It's actually the same thing with the post office. I often bring up the fact that they legally have to overfund their pension when the issue of their solvency comes up. But there's also the fact that they have an obligation to keep post offices open, and deliver mail to, every tiny town in America. No business would do that. FedEx and UPS don't do that (they dump their stuff on the USPS). So they're criticized when they don't run their organization like a business, but they legally can't run their organization like a business. We should really be thinking about the USPS as a government service that we need to fund, not a business that has to stand on its own.

The airlines, by contrast, are nominally businesses but they are stuck dealing with this nonsense. And to be fair, a lot of regulation really is required for the airline industry. Not that "fly to my hometown" is defensible. But if Congress wants to go down this path, maybe they ought to consider nationalizing the air transport industry.

By fnord12 | June 5, 2013, 2:30 PM | Liberal Outrage | Link

Wanted: Assata Shakur

I've been meaning to blog this for weeks but i keep forgetting. We keep seeing a billboard like this on the Turnpike on our drive home on Friday nights.

Assata Shakur billboard.

I didn't take the above picture; it's from this site.

The first time i saw it i made a noise that made min slam on the brakes (sorry!). For anyone who doesn't know, Assata Shakur was a Black Panther that was convicted of shooting a state trooper. In the late 70s, she escaped from prison and and fled to Cuba, where she has been living for three+ decades. Shakur's story is difficult, and many people maintain that she was innocent or set up.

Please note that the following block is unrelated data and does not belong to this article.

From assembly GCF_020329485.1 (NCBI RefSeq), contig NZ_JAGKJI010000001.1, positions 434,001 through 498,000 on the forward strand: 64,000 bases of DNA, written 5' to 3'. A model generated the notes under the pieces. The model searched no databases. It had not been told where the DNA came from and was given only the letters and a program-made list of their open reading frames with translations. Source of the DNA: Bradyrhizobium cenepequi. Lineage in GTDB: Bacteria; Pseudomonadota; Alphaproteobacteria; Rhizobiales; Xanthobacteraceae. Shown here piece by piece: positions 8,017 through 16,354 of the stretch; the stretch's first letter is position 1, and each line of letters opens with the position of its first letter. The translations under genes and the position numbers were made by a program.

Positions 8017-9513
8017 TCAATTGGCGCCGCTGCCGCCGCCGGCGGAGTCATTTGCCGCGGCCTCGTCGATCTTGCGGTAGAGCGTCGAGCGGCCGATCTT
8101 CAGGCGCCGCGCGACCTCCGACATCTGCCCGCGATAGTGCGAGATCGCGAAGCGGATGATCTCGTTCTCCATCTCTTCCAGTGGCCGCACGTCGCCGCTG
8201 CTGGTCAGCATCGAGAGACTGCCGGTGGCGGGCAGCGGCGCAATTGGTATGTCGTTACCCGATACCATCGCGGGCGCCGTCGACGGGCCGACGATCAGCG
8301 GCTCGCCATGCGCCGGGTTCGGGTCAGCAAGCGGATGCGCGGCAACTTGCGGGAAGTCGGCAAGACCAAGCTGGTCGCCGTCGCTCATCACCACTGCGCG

When i saw that billboard i thought she had for some reason come back to the US and maybe even launched some new attack or something (she's 66 years old). But that's not the case. For some reason, the FBI has recently added her to the terrorist watchlist and now they are putting up billboards in New Jersey.

I can't find any straight news organizations covering this. Here's the most comprehensive article i've found (note: a goddamn video will start playing as soon as you load the page). But it does seem to be an egregious and arbitrary decision to call her a terrorist and start putting up Wanted signs for her in May 2013.

By fnord12 | June 3, 2013, 3:11 PM | Liberal Outrage | Comments (2)| Link

Did Chris Christie increase or cut education funding?

While we were out this weekend, we saw a campaign ad by Chris Christie saying that he provided "the most education funding ever". That was a bit unexpected, so i looked it up when we got home, but i can't really figure it out.